Sitting here in the Roman theater at Caesarea, I am thinking of all the history here. Herod built this harbor using divers to sink large stones. Peter came here to find Cornelius to bring the news of Yeshua to him. Paul was on trial here before Herod Agrippa. In the fourth century there was a bishop here named Eusebius. His history is the main source of our knowledge of early Christian centuries.
Of all these happenings, it is the story of Peter and Cornelius in Acts 10 and 11 that has me pondering in awe. This Roman town in Israel seems the ideal place for the first Roman God-fearer to join the Yeshua movement.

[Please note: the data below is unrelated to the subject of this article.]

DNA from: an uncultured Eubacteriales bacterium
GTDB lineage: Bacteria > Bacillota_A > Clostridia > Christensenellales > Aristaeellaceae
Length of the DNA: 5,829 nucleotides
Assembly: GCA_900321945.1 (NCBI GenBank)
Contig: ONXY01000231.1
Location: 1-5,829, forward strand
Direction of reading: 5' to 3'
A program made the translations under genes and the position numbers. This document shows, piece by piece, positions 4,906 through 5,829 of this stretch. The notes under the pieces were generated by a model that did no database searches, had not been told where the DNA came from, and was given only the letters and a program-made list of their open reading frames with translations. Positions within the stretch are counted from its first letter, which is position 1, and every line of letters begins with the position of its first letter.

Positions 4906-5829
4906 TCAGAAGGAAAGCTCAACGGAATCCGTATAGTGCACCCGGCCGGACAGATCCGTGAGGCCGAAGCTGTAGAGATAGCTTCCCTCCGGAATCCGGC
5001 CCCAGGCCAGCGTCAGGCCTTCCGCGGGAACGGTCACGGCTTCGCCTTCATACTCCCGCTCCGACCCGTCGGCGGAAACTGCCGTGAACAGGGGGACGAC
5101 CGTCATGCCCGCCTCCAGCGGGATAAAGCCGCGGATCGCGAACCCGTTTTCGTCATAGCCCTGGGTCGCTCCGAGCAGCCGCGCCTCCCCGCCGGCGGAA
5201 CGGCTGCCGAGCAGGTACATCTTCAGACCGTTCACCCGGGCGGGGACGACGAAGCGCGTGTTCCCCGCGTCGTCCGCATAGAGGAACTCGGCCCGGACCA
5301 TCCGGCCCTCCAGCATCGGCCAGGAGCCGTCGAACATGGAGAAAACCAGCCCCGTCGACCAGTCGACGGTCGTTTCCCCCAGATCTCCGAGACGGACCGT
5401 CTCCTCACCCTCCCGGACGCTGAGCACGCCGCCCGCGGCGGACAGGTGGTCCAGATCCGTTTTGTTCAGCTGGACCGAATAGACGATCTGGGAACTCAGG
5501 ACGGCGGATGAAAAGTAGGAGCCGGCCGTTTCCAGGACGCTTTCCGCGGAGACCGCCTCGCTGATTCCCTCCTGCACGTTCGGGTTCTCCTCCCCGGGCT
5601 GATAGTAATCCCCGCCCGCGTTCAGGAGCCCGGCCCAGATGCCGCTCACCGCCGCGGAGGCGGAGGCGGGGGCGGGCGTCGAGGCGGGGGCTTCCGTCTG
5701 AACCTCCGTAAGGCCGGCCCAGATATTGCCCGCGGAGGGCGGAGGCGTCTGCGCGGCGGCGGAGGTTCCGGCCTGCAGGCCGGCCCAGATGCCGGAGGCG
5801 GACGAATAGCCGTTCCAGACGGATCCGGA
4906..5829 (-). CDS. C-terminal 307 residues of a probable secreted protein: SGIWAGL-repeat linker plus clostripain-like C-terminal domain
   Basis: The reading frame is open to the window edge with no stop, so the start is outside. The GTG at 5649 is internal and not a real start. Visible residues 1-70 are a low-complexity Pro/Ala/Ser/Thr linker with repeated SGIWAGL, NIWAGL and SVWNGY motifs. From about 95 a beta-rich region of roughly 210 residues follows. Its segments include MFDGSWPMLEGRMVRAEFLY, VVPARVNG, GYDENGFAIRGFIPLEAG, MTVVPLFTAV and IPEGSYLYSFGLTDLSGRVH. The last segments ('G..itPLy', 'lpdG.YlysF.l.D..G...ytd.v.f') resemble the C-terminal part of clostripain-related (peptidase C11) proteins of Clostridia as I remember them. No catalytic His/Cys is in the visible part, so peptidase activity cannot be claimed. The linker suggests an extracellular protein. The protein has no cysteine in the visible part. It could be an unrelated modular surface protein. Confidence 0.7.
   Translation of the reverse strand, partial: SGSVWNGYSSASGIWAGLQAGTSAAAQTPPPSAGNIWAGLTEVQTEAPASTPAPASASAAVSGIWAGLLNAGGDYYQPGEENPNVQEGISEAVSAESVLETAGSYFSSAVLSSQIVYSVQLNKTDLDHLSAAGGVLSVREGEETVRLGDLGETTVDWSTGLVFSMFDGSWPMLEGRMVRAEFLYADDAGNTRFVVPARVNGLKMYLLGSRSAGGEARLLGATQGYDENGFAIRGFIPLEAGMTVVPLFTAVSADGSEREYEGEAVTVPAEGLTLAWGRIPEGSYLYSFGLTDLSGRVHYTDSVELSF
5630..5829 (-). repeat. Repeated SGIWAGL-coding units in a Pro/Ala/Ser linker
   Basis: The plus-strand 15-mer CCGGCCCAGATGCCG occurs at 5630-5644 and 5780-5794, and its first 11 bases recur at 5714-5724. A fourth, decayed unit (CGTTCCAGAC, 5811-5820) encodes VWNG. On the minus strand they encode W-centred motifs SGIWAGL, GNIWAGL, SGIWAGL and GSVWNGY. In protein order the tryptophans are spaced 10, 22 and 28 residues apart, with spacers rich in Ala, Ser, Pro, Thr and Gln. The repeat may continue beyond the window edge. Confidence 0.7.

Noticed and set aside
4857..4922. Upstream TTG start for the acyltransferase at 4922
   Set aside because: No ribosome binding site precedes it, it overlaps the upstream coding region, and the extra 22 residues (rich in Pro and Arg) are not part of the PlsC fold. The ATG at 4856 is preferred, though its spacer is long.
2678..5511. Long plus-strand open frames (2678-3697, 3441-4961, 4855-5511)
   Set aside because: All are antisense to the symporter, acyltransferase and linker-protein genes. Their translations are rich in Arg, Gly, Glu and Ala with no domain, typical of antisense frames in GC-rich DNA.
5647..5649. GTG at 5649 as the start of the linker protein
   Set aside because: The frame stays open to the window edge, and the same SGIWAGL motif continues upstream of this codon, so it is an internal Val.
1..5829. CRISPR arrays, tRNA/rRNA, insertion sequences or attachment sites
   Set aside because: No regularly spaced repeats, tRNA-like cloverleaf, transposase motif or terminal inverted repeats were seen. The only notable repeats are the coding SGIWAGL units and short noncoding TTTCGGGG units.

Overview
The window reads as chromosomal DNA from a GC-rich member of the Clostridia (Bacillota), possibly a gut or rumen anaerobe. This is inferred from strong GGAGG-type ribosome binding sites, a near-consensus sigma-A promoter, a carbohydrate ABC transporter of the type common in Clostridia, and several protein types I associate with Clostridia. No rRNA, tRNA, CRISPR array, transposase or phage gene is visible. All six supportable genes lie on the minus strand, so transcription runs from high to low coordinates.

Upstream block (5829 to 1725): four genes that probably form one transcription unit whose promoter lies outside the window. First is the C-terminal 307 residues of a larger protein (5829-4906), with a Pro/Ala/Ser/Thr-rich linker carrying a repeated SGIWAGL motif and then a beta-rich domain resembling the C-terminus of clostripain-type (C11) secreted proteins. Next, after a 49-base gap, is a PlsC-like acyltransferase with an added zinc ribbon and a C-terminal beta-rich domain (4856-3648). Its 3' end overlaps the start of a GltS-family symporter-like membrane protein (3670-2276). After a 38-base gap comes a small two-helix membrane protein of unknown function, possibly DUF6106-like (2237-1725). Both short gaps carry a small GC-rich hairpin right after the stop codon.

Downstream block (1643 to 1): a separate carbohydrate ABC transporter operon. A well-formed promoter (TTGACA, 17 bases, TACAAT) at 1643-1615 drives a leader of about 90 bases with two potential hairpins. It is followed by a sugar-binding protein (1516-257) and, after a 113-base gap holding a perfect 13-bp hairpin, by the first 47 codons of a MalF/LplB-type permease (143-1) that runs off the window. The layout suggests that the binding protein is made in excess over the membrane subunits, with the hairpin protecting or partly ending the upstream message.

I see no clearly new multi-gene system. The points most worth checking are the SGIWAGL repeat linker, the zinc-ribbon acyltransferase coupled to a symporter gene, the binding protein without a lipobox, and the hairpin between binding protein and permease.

This is where the non-Jews first came into the fold. Who knew what tragedy this would lead to for Jews? Eusebius represents the loss of love for Israel represented by Cornelius, his predecessor. By the time of Eusebius, love for the Jewish fathers was rare. Trying to find their place in God’s plan, the Christians imagined they replaced the Jews.
Still, even humanity’s greatest sins are all to be redeemed by the God of Israel. In the last of the last days, John pictured two groups in parallel. First, he saw 144,000, the vanguard of Israel. Then he saw a countless multitude of non-Jews waving palm branches and thus keeping Tabernacles per Zechariah 14:16.
The Jews and the Christians together before the end. And it all started here, in Caesarea.